in the unexpected warmth of a winter day.
Hold it in your hands, it melts.
It’s only ice, after all.
Rebecca’s granddaughter, Sofia
HIGH PRAIRIE SING ALONG SONG
To the melody, “When It’s Springtime in the Rockies”
When it’s Springtime on High Prairie
And the birds begin to sing
Oh, we thrill to hear the meadowlark,
See the bluebird on the wing.
The wild flowers start their bloomin’
There is color everywhere.
When it’s Springtime on High Prairie
This land is oh, so rare!
When it’s Springtime on High Prairie
Sure the wind can surely blow,
that the summer comes, we know.
The balsam root and camas, grass
widows, lupine too!
When it’s Springtime on High Prairie
Our hearts ring with joy anew!
It all started with our indoor cat, Nermal. We felt sorry that we had to restrict his outdoor access to fresh grass so I ordered a kit for growing organic wheatgrass for indoor cats. The concept was simple and easy: Densely sow wheatgrass seeds in a fiber pot filled with a coconut coir disk (more about that later), add water and in a few days introduce it to your cat. Nermal (literally) loved it to death. He greedily mowed it down, knocked it off the shelf and scattered the remains all over the floor. But that’s a cat for you.
The kit happened to come from a company that supplies similar kits to grow microgreens. If you aren’t familiar with microgreens or have only seen them pre-packaged in the grocery store or farmers market, usually near the packaged sprouts and wickedly expensive, the real reason people are willing to spend lots of money for them is that they pack a nutritional and flavor punch. Unlike sprouts, microgreens are a little older, harvested usually shortly after producing their first true leaves and typically without the roots. They can be up to forty times more nutritious than full grown green leaves and they are super flavorful.
The types of microgreens range from the relatively mild lettuce, cabbage, broccoli, beans, and peas to the pungent varieties of radish, mustard, fenugreek, and onion. Herbs such as dill, oregano, basil, cilantro, and parsley are flavorful versions of their full-grown selves. Most people use microgreens as additions to salads, soups, sandwiches, or smoothies. A little goes a long way. As a bonus, they are great just to munch on.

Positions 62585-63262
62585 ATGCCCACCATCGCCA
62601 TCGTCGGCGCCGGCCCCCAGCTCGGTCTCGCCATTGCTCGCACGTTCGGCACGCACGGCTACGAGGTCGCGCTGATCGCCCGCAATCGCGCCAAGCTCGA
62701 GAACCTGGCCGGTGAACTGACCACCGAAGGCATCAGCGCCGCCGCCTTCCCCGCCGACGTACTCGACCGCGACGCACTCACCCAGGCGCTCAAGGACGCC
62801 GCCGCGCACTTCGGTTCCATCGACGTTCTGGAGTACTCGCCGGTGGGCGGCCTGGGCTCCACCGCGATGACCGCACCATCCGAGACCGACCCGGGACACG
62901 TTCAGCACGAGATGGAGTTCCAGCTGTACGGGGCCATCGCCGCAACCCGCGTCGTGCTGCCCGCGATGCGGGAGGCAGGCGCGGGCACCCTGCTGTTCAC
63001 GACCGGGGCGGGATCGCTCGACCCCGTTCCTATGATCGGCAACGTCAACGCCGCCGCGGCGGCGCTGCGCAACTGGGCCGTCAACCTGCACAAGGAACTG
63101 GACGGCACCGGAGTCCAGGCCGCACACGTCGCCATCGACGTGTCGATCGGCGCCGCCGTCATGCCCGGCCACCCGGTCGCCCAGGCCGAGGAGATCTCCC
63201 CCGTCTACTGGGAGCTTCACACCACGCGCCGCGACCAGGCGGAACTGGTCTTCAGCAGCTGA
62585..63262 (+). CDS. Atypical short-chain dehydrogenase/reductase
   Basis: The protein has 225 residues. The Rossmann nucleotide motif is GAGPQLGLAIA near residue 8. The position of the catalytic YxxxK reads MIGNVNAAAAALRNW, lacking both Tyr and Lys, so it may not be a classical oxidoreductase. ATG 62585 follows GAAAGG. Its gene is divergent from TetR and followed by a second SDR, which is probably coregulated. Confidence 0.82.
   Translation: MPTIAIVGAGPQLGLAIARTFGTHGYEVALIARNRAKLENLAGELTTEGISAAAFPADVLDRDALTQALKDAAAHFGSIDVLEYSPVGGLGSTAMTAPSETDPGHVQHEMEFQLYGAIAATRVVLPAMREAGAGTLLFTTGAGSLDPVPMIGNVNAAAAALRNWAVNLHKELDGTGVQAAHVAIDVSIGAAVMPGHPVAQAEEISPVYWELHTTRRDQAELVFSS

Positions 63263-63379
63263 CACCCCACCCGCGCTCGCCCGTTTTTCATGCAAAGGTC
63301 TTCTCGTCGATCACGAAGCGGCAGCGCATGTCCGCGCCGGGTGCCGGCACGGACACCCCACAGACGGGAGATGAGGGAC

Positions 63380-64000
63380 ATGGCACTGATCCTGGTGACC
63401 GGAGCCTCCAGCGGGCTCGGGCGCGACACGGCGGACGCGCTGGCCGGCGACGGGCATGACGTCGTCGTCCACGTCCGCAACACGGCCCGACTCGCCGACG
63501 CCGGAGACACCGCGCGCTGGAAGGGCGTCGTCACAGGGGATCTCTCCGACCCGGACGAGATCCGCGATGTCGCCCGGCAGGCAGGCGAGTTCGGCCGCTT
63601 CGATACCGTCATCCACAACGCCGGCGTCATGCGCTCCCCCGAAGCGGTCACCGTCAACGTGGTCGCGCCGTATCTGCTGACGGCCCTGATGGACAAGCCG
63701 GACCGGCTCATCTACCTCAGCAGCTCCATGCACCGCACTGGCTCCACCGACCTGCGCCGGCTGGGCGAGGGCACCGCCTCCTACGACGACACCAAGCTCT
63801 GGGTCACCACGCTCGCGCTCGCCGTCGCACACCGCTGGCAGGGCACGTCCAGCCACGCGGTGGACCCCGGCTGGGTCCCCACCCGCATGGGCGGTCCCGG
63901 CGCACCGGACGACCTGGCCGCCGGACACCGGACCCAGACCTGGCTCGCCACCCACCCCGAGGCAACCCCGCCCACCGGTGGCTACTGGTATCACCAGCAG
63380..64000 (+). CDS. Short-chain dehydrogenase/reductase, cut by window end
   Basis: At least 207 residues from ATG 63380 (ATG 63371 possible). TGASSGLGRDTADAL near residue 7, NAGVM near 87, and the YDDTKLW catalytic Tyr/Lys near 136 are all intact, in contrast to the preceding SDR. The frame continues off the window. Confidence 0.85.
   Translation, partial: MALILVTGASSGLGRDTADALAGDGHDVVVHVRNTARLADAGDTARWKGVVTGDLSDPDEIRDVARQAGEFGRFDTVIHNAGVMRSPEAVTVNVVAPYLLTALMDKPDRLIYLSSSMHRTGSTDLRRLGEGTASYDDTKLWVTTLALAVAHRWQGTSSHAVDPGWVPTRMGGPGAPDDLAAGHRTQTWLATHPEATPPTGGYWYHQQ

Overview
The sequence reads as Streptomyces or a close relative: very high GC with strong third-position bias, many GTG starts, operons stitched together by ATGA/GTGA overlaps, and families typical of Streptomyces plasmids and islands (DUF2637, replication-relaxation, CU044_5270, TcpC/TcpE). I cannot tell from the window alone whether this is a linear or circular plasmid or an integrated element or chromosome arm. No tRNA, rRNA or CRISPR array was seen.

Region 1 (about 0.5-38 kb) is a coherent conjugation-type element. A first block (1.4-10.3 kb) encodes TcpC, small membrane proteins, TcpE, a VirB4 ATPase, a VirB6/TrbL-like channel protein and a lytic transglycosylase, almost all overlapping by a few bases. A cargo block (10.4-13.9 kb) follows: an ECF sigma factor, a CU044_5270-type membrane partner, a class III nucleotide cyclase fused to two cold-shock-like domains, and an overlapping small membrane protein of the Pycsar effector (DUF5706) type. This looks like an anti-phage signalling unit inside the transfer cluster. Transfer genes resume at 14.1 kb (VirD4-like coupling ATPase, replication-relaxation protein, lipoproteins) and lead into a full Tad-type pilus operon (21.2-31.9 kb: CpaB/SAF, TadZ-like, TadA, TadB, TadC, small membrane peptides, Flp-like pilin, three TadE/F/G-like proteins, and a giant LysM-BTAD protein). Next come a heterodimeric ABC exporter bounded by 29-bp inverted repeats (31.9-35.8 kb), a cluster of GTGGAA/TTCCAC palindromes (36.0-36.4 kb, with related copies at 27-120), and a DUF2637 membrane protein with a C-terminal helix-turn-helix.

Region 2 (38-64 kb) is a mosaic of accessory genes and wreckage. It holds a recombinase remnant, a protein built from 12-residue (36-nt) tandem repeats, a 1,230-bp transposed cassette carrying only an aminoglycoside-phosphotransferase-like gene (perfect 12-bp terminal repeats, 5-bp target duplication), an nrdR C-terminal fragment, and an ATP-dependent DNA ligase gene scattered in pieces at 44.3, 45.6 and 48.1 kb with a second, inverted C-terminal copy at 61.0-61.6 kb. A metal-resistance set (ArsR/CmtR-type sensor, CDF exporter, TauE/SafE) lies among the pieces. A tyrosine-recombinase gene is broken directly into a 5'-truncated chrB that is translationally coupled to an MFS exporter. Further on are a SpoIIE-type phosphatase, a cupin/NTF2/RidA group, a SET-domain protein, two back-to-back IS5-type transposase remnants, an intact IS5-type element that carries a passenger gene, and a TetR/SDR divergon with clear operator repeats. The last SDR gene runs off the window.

So what’s the connection with cat grass? I was curious to know how I could grow microgreens without spending $15 for a kit. Surely you can just buy some seeds and a bit of seed starter mix and plant a tray in a sunny window (protected from the cat, of course) until harvest time a couple of weeks later. So, I consulted farmer Google for tips on DIY microgreens and got a lesson in everything from coconut coir to hydroponics to optimum lighting for plant growth. Everything that an experienced cannabis grower already knows.
I only needed a simple, inexpensive method for growing just a few square inches of a few varieties for a few weeks. I happened to find the extremely useful YouTube channel, “Keep on Growin’ with Mike VanDuzee.” His premise is to use easily obtainable, reusable or recyclable materials to grow these little powerhouses year around. And so I was introduced to the repurposed uses of (wait for it…) those plastic frozen/fast-food containers piling up in the back of my cupboard!
Right: An almost-finished crop of basil microgreens, only slightly roto-tilled by the cat.
Here’s how to do it: First, invert the lid from a 5” x 7” container on top of its base, make a few holes in the lid to allow some wicking (untreated) cotton cord to pass through, and place a 40 mm coconut coir disk in the center of the lid.